Do This, Not That – Professional Reviews in the Time of COVID

From The Book Designer:

[T]here is one thing COVID-19 and mass stay-at-home orders accelerated this year that I really hope sticks – digital submissions for professional reviews.

Why Reviews Matter

An October 2020 article posted on Qualtrics says that “91% of 18-34 year olds trust online reviews as much as personal recommendations, and 93% of consumers say that online reviews influenced their purchase decisions.” And, as Beth Barany pointed out in her article Get Book Reviews: Your Novel Can Always Find New Audiences asking for and building up your bank of online reader reviews is an important ongoing aspect of book marketing.

However, there is another type of review that is just as important to your book’s success: Professional Reviews.

The Importance of Professional Reviews

Receiving a positive review from a well-known review or news outlet is practically more valuable than gold when launching a new book. From gracing the cover of your book to being used on marketing sheets and in your online book descriptions, a great quote from Publishers Weekly or a starred Library Journal review can net you a lot of mileage.

A professional review lends authority to your writing and provides social proof of the quality of your work. But you can’t receive a review from a professional third-party if you don’t ask for one and there is a right – and a wrong – way to make your request.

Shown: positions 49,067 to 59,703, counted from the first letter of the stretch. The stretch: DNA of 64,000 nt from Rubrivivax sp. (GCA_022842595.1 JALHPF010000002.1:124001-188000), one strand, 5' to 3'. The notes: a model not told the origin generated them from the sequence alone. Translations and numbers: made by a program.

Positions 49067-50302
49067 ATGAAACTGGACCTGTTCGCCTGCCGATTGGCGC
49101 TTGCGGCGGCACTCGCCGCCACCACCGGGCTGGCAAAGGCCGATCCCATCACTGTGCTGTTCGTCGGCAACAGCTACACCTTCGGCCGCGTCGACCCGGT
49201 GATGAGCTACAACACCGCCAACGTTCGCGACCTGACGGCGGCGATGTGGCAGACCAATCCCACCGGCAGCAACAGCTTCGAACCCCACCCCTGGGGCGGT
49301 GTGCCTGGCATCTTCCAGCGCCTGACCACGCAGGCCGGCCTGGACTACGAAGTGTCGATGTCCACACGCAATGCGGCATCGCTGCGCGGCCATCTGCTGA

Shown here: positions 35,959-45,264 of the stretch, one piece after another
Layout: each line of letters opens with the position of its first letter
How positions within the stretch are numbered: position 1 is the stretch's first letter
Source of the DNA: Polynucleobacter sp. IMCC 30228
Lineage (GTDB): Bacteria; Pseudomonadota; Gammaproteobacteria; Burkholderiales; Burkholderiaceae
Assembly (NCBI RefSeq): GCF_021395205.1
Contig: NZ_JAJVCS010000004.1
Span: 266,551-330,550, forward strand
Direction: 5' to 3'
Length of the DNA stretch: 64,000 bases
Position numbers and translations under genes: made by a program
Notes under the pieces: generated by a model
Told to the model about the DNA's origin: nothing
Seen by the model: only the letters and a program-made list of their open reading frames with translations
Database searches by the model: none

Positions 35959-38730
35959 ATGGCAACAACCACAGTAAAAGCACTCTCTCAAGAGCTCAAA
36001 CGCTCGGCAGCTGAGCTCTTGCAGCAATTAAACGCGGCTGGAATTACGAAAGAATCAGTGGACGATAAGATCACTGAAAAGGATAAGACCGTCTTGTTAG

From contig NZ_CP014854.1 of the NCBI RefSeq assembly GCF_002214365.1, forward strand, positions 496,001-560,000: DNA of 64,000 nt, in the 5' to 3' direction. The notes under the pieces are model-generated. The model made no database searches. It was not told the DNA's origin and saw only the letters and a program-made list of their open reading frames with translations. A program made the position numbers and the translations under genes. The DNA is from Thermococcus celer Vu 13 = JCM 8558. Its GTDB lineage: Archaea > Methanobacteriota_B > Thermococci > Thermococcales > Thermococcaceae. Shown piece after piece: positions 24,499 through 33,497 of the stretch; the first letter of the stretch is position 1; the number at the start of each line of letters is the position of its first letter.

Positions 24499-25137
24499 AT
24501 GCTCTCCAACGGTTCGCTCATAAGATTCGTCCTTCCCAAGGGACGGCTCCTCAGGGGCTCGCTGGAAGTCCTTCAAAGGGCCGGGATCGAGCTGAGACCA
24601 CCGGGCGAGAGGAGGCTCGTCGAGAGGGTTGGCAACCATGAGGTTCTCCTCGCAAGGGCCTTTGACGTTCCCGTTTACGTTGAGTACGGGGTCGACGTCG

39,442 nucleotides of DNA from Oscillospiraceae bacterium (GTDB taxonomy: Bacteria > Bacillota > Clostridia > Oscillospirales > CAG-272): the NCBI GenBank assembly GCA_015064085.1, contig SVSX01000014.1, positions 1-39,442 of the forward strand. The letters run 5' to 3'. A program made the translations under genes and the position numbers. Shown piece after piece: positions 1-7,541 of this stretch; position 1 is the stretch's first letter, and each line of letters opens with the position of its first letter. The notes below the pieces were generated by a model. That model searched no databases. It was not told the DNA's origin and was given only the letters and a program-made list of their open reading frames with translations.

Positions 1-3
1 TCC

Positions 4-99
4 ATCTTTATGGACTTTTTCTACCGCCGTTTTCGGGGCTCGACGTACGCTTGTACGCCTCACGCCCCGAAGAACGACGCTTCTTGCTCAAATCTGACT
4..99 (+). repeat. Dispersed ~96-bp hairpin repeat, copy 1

. . . .

When cities were shut down and stay-at-home orders were issued, the publishing industry adapted. Professional review outlets that previously required physical ARCs began requesting digital submissions. This has been a game changer.

Rather than 6 months lead time and several hundred dollars of investment, an author or publisher can now submit their book for reviews in a single day, at no cost and with as little as 3 months lead time before their pub date.

. . . .

For the best chance at receiving a professional review, authors should research the best review outlets for their book and the submission guidelines for that specific review outlet. While not universal, many outlets require the following:

  • Cover letter with appropriate contact information
  • Marketing plan
  • Designed book sheet including details such as:
    • ISBN
    • price
    • pub date
    • book synopsis
  • An informational sheet on the author
  • Book launch press release or announcement
  • A jpg of the front cover of the book
  • A digital ARC (PDF and ePub files are the most requested)

Link to the rest at The Book Designer

While not disputing the potential beneficial marketing results that reviews from a “recognized” source may provide to an indie author, PG will note that there are some scam “professional” review sites that charge a lot and deliver very little.